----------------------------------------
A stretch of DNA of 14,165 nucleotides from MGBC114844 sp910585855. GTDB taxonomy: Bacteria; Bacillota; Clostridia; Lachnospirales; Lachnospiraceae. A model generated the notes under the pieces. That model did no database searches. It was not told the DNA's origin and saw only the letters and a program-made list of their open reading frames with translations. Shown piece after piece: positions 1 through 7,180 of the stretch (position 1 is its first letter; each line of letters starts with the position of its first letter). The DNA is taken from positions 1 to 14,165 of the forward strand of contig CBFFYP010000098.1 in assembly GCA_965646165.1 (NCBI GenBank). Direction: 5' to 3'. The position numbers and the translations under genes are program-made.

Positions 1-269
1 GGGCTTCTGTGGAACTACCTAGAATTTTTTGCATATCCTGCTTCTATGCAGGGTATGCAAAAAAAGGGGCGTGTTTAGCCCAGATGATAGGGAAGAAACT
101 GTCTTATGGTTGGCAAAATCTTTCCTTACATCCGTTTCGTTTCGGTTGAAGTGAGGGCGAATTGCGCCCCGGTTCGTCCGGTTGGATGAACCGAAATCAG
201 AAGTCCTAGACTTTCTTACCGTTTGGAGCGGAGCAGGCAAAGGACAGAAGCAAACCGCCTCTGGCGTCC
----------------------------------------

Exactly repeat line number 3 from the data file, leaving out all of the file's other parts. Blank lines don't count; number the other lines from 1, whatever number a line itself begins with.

1 GGGCTTCTGTGGAACTACCTAGAATTTTTTGCATATCCTGCTTCTATGCAGGGTATGCAAAAAAAGGGGCGTGTTTAGCCCAGATGATAGGGAAGAAACT